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This morning saw TED University, which is essentially a ton of presentations by people who haven’t been invited to go on stage. There were a ton of sponsored activities, too (of which more later). I saw and heard some interesting stuff, but I’ve only got a few minutes before heading into the next session (theme: What Is Our Place in the Universe?) so I’ll simply recount the lessons of Aubrey de Grey, a Cambridge (UK) academic who runs the Methuselah Foundation. His aim: to cure old age, arguing that 90% of deaths in industrialized society are from a disease that young people don’t die from. 100,000 people die from ageing every day, and he wants to cure the disease. Sounds kooky, and there’s no denying that de Grey is a real radical, but his more generalized philosophy struck a real chord that we would all do well to apply.
His own personal Ten Commandments after the jump:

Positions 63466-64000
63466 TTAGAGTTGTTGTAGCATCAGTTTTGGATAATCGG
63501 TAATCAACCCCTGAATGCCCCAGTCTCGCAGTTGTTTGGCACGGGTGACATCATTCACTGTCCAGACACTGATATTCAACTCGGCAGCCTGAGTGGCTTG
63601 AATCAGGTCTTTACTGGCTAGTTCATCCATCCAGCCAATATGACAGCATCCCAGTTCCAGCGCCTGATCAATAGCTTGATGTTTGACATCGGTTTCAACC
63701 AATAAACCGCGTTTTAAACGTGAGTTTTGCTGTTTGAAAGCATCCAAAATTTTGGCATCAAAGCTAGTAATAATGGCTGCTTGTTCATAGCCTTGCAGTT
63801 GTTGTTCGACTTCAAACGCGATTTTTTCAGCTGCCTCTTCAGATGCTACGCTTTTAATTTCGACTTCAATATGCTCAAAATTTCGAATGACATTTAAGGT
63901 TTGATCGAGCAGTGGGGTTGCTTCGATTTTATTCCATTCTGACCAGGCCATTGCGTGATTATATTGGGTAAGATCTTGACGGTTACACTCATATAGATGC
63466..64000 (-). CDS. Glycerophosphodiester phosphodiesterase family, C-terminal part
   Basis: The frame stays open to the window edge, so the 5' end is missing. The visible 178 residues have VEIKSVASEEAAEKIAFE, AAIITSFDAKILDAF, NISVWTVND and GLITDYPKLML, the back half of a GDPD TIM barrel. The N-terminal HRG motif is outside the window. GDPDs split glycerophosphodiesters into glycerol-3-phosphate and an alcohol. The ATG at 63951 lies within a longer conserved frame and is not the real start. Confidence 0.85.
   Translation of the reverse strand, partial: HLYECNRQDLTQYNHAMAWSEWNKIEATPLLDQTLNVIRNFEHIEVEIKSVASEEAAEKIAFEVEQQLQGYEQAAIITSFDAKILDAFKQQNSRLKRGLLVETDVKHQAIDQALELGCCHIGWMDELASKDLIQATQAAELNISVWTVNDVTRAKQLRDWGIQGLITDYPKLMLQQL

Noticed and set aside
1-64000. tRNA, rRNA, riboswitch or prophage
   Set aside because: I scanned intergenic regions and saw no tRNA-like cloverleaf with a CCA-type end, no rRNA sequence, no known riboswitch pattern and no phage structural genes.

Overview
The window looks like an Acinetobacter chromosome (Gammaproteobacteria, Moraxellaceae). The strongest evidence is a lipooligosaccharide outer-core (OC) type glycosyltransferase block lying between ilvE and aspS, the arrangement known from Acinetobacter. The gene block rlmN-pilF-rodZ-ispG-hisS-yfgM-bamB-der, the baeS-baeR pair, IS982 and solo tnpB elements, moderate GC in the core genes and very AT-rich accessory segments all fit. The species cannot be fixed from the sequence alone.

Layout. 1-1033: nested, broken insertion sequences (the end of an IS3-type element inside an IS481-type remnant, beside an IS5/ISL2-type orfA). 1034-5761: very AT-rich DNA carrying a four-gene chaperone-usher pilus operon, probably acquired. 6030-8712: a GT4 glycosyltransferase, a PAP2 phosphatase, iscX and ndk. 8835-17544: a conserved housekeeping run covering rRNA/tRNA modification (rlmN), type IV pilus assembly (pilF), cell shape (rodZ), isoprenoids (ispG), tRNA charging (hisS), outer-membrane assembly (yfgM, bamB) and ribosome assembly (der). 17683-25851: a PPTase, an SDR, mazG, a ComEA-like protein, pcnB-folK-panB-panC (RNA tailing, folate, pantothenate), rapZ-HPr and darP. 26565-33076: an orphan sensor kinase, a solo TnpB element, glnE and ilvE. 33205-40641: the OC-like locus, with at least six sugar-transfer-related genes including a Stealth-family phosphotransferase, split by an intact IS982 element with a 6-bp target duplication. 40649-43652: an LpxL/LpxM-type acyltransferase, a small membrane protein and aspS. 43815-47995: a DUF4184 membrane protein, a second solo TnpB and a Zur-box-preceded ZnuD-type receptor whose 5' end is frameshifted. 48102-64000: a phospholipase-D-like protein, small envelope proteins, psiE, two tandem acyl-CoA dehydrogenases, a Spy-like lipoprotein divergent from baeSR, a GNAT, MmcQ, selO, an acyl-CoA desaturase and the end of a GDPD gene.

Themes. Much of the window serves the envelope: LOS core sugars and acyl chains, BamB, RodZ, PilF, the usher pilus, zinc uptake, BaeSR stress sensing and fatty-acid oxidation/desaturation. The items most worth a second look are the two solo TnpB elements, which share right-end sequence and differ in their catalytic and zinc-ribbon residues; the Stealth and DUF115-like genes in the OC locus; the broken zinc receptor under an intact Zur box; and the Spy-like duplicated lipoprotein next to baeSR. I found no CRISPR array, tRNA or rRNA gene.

1. Be right (diligence before oratory)
2. Be boastful (about your topic)
3. Be a doer (as well as a talker)
4. Be indomitable (if not invincible)
5. Be diplomatic (not maybe all the time)
6. Be everywhere (a pint is worth 1000 words)
7. Be pithy (especially under pressure)
8. Be inspirational (with a team that's organisational)
9. Be selfless (remember that control is only a means to an end)
10. Be right (and be able to explain why to experts and laymen)
What comes next? The Bloomberg Businessweek Innovation and Design blog chronicles new tools for creativity and collaboration, innovation case studies in both the corporate and social sectors, and the new ideas that have the power to change the way things have always been done.